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My memories of Cynthia Barker, Worshipful Mayor of Hertsmere in UK (Last part of the series)

It was entertainment writer Art Tapalla (now renamed Leon Tabuena in his Facebook account) who texted me very early morning of September 15, 2020. I was still asleep as a matter of fact. The content of the SMS was: “Patay na raw si Cynthia sabi sa (Cynthia Barker is already dead according to) ABS-CBN news,” stated the text message as I lazily read it but aware of its sense. Could it be true? Could there be just a playful imagination making up stories for sensationalism. “Ano kaya reaksyon ni (What could be the reaction of) Jowee Morel?” added Art in his message.

Jowee Morel was a British-Filipino filmmaker who directed the movies “Moma,” “Ec2luv,” “Mga paru-Parong Rosas,” “Mona, Singapore Escort,” “When a Gay Man Loves,” “Latak,” “History,” “Strictly Confidential,” “Leona Calderon,” “The Making of Quezon City” etc.) 

I could find out the real truth, I told myself.

Once up from bed, I went straight to Google and typed the name Cynthia Barker on the space provided for quest.

There the news went: “Trailblazing Filipina Mayor in UK dies,” “Cynthia Barker, first Filipina Mayor in UK passes away” etc.

There were numerous online stories bannered on each and every website on the net.

I still couldn’t believe it.

Would it be really confirmed even if these sites were vetted?

I suddenly traced the source of the sad news and it was Gene Alcantara, the elder brother of Cynthia who was in London. The ABS-CBN news online narrative came straight from Gene’s Facebook spaces.

Then it dawned on me that the news was for real.

It was indeed for real.

Still, I was hoping against hope it wasn’t truer than logging in to Jowee’s Facebook Messenger chat box. I wrote: “It’s everywhere that Cynthia Barker is already dead. Totoo ba ito (Is this true?) It was as early as seven in the morning and as world clock would tell me, it was still midnight in the United Kingdom. So Morel must be tightly asleep or so I thought.

But it was really a shocking news to everyone in the world that the newly installed Worshipful Mayor of Hertsmere district in the county of Hertfordshire in the UK was gone too soon.

As soon as I gathered myself up, I condoled on Ador Alcantara’s (another Cynthia’s elder bro) Facebook Personal Messaging. In an instant, he wrote “Thanks.” I also sent a sympathy note to Gene’s FB page but he didn’t answer back.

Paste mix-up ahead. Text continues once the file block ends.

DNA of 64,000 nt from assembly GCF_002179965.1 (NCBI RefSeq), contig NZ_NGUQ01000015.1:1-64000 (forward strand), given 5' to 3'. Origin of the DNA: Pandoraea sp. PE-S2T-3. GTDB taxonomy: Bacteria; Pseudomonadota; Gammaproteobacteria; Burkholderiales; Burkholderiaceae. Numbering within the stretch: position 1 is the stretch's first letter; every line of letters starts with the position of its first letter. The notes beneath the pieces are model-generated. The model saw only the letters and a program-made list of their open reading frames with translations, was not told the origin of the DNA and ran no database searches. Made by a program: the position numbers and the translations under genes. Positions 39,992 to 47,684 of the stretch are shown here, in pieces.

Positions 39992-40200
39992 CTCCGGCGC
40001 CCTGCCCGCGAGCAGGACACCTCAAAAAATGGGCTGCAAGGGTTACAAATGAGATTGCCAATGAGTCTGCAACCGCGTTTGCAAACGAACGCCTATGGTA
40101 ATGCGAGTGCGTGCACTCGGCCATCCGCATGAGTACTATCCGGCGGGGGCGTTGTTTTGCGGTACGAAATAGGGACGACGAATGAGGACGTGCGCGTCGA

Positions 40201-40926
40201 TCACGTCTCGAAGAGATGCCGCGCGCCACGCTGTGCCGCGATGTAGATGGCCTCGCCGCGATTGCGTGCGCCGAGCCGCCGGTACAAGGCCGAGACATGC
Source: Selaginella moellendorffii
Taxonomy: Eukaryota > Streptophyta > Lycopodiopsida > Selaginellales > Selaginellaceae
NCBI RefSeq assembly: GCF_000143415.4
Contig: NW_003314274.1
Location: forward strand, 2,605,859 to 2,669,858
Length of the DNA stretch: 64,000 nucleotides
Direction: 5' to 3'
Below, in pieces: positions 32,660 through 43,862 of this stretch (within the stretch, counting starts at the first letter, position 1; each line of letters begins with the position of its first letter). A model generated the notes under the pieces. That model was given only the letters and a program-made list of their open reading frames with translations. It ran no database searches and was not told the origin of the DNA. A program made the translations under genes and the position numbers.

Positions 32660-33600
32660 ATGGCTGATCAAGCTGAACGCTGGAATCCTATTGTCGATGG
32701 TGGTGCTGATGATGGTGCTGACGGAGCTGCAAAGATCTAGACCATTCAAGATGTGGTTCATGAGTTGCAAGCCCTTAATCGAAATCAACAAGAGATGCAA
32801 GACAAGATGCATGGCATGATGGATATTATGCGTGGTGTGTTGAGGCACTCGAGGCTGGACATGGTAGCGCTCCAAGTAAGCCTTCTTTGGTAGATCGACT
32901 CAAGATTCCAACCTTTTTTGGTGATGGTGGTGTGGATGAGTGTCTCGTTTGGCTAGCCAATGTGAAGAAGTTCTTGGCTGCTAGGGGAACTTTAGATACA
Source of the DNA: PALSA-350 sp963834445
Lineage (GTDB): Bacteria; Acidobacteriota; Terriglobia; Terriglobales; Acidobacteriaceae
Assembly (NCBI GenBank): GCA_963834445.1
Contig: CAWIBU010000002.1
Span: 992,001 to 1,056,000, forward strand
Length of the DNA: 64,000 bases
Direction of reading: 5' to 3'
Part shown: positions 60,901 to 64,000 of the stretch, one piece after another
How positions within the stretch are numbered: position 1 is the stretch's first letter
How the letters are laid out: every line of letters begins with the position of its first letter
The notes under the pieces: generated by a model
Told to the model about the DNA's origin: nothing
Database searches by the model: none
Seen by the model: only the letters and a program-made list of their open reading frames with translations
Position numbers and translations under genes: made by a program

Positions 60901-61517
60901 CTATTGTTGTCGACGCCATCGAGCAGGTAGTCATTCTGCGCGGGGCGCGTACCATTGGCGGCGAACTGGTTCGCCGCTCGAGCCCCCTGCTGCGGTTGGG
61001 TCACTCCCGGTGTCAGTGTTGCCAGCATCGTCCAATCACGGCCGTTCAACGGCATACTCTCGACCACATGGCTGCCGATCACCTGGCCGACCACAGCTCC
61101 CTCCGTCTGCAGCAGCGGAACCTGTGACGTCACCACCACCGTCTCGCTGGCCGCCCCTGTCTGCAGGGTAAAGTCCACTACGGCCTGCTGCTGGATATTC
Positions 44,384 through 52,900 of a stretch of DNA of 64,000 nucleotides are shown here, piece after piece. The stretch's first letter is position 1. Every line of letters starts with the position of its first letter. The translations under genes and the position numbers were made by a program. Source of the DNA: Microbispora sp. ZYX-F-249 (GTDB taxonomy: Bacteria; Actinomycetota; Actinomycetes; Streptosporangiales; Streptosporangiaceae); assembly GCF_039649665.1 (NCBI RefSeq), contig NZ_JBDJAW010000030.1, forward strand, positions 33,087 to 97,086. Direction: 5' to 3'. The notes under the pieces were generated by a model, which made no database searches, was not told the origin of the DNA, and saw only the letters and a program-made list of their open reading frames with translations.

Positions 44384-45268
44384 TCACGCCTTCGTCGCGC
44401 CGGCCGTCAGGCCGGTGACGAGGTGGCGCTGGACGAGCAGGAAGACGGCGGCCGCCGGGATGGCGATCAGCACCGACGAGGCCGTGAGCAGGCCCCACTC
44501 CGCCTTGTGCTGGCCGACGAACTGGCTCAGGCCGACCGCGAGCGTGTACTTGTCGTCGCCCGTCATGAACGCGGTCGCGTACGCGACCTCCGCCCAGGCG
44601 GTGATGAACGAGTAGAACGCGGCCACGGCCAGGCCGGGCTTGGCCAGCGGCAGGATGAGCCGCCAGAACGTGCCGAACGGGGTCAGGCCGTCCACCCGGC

Still, I had to talk to Jowee to double-check the facts although they were already glaring that Cynthia whom I just personally met two years ago was indeed dead.

The next day, Jowee wouldn’t still want to make his virtual presence felt but he had written me a note. “I’m still in shock. I’ll take some rest muna (for a while)” an assurance note or something to that effect. 

It was only on the third day that the Fil-Brit filmmaker opened up and welcomed his posters and inquisitors. “I really didn’t answer any of their messages on the social media. I was still in shock. I still couldn’t believe what I heard. I had to feel she was still alive,” Jowee—who’s in London at the moment as a health frontliner as a nurse (he’s a licensed nurse in the UK) for the treatment of COVID-19 patients—finally shouted out.




According to Jowee, it was from his friend from the Philippine Embassy in London that the news was broke to him. “I said whose particular Cynthia was she referring to? Because it must have been other Cynthias. But she said Cynthia Barker. Still, I couldn’t believe my ears,” he recalled.

And then the call from Gene confirmed it all. “Ang sabi ni Kuya (a term of respect to an elder man by blood or by affinity) Gene sa akin, alam mo na ba ang nangyari kay (have you already known what happened to) Cynthia?” he asked.

Jowee admitted he had to downplay himself about the real situation and just listened to the voice on the other line.

“According to Kuya Gene, bigla na lang sumulpot muli ang cancer cells ni Cynthia. Nawala na raw ‘yon pero bigla na lang, nand’yan na ulit. Ang bilis (The cancer cells recurred. They disappeared already but they showed up again recently. It happened so fast),” Jowee confided.

All along, the Fil-Briton filmmaker confided, Cynthia had this lingering illness, a breast cancer.

“She kept it from us,” he said.

‘Yon pala, terminal na (So it was already terminal?),” I invoked.

Jowee affirmed.

The world wept on Cynthia’s passing.

Filipinos, Americans, British, Fil-Italians and other ethnicities in the world familiar with Berker mourned her death.

Before she was brought to her final resting place in Borehamwood, Cynthia’s remains were toured in all her constituency district. The flag was wrapped in Cynthia’s casket and another flag was flown half-mast in the Elstree and Borehamwood boroughs and in the Hertsmere council in respect and honor to the well-loved Mayor of the district.

Her colleagues in the Hertsmere council were all orphaned by her. From the former mayor Alan Plancey to the current set of officers in the community, they were all in praises of Cynthia and her immortal contributions and achievements in running the political and socio-civic affairs of their local government.

There was a viewing on the remains of the late mayor but due to the restrictions in the spread of the new coronavirus, a strict compliance to public gathering was imposed. Each mourner was required to wear face mask or face shield, to spray or rub in disinfectant or sanitizer to hands and other body parts and to practice social distancing.

During the burial, a representative from the royal government of Queen Elizabeth was around to bid one of their well-respected leaders’ adieu. Most of Cynthia’s colleagues in the council were present in her last moments on earth. 

It was a historical moment for the UK and the Philippines and the rest of the world.

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